The most pressing one is why consumers had to learn of this feature from security researchers rather than Apple. So far, Apple's silence on that matter has been deafening.
To recap, this week security researchers Alasdair Allan and Pete Warden reported that all iPhones log users' locations to a "consolidated.db" file. "This contains latitude-longitude coordinates along with a timestamp," they wrote. "The coordinates aren't always exact, but they are pretty detailed... Our best guess is that the location is determined by cell-tower triangulation, and the timing of the recording is erratic, with a widely varying frequency of updates that may be triggered by traveling between cells or activity on the phone itself."
Since that report was unveiled on Wednesday at the Where 2.0 conference in Santa Clara, Calif., lawmakers and privacy advocates have voiced concern. "Anyone who finds a lost or stolen iPhone ... could easily download and map out a customer's precise movements for months at a time," Sen. Al Franken (D-Minn.) wrote to Apple. "There are numerous ways in which this information could be abused by criminals and bad actors."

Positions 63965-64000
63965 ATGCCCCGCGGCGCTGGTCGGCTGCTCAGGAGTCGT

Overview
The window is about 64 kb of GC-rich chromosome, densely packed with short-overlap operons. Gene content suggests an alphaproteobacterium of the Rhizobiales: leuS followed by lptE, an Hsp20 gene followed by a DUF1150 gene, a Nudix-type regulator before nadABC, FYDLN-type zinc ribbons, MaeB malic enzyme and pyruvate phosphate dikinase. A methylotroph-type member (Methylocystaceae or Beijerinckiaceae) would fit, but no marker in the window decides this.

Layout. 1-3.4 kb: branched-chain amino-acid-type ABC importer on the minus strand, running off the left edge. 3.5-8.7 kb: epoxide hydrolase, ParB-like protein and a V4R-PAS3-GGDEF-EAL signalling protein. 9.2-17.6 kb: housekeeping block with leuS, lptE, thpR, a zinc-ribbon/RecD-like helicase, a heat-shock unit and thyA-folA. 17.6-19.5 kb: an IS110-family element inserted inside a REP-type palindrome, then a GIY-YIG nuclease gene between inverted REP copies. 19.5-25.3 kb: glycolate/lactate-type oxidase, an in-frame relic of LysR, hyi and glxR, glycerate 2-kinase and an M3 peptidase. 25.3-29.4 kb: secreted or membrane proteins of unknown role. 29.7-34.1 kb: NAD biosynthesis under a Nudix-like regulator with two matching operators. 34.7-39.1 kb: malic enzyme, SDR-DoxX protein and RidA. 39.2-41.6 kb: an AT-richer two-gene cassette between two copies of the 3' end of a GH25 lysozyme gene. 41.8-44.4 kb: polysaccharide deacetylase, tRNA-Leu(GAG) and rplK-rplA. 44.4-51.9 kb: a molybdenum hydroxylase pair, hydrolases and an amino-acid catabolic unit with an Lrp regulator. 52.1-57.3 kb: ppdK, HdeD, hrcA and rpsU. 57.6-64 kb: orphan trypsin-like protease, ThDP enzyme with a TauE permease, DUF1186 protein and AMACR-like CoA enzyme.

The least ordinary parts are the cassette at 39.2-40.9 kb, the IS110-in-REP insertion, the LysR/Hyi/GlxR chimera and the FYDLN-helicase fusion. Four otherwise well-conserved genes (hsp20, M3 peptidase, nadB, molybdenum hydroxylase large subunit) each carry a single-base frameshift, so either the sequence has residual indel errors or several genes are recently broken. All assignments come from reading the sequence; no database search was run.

Rep. Ed Markey (D-Mass.) also fired off a letter to Apple demanding answers to a host of questions, including whether the company ever notified users about the consolidated.db file.
Meantime, in the last two days it's become clear that some people -- namely law enforcement personnel and their affiliates -- have known for a while about the devices' location files. "I've analyzed so many iPhones I've lost track," Christopher Vance, a digital forensics specialist at Marshall University's Forensics Science Center, told the San Jose Mercury News.
Perhaps Apple had a good reason for designing its devices so that they store users' locations. But it's hard to come up with any justification for the company's decision to sell Phones and iPads to consumers without clearly informing them about the feature.